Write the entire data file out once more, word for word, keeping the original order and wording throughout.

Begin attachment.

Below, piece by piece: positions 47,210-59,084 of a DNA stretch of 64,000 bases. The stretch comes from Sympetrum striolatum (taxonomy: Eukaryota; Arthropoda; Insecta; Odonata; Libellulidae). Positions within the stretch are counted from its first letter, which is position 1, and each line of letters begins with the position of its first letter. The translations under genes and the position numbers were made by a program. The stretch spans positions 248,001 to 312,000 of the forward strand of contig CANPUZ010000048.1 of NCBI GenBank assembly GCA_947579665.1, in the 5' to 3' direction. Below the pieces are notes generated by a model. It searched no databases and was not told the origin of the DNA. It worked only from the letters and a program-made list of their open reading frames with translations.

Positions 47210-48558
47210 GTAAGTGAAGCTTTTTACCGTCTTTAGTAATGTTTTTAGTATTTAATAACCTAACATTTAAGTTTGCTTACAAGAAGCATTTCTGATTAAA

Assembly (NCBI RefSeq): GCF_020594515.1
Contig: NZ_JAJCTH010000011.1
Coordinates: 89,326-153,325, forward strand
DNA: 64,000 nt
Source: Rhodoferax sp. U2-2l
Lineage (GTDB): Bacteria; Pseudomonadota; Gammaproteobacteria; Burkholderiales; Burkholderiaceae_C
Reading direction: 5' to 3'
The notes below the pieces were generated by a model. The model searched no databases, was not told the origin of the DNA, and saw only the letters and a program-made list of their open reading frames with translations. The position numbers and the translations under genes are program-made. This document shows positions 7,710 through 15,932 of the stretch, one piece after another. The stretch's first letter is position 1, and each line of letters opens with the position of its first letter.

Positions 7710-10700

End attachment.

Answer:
Below, piece by piece: positions 47,210-59,084 of a DNA stretch of 64,000 bases. The stretch comes from Sympetrum striolatum (taxonomy: Eukaryota; Arthropoda; Insecta; Odonata; Libellulidae). Positions within the stretch are counted from its first letter, which is position 1, and each line of letters begins with the position of its first letter. The translations under genes and the position numbers were made by a program. The stretch spans positions 248,001 to 312,000 of the forward strand of contig CANPUZ010000048.1 of NCBI GenBank assembly GCA_947579665.1, in the 5' to 3' direction. Below the pieces are notes generated by a model. It searched no databases and was not told the origin of the DNA. It worked only from the letters and a program-made list of their open reading frames with translations.

Positions 47210-48558
47210 GTAAGTGAAGCTTTTTACCGTCTTTAGTAATGTTTTTAGTATTTAATAACCTAACATTTAAGTTTGCTTACAAGAAGCATTTCTGATTAAA

Assembly (NCBI RefSeq): GCF_020594515.1
Contig: NZ_JAJCTH010000011.1
Coordinates: 89,326-153,325, forward strand
DNA: 64,000 nt
Source: Rhodoferax sp. U2-2l
Lineage (GTDB): Bacteria; Pseudomonadota; Gammaproteobacteria; Burkholderiales; Burkholderiaceae_C
Reading direction: 5' to 3'
The notes below the pieces were generated by a model. The model searched no databases, was not told the origin of the DNA, and saw only the letters and a program-made list of their open reading frames with translations. The position numbers and the translations under genes are program-made. This document shows positions 7,710 through 15,932 of the stretch, one piece after another. The stretch's first letter is position 1, and each line of letters opens with the position of its first letter.

Positions 7710-10700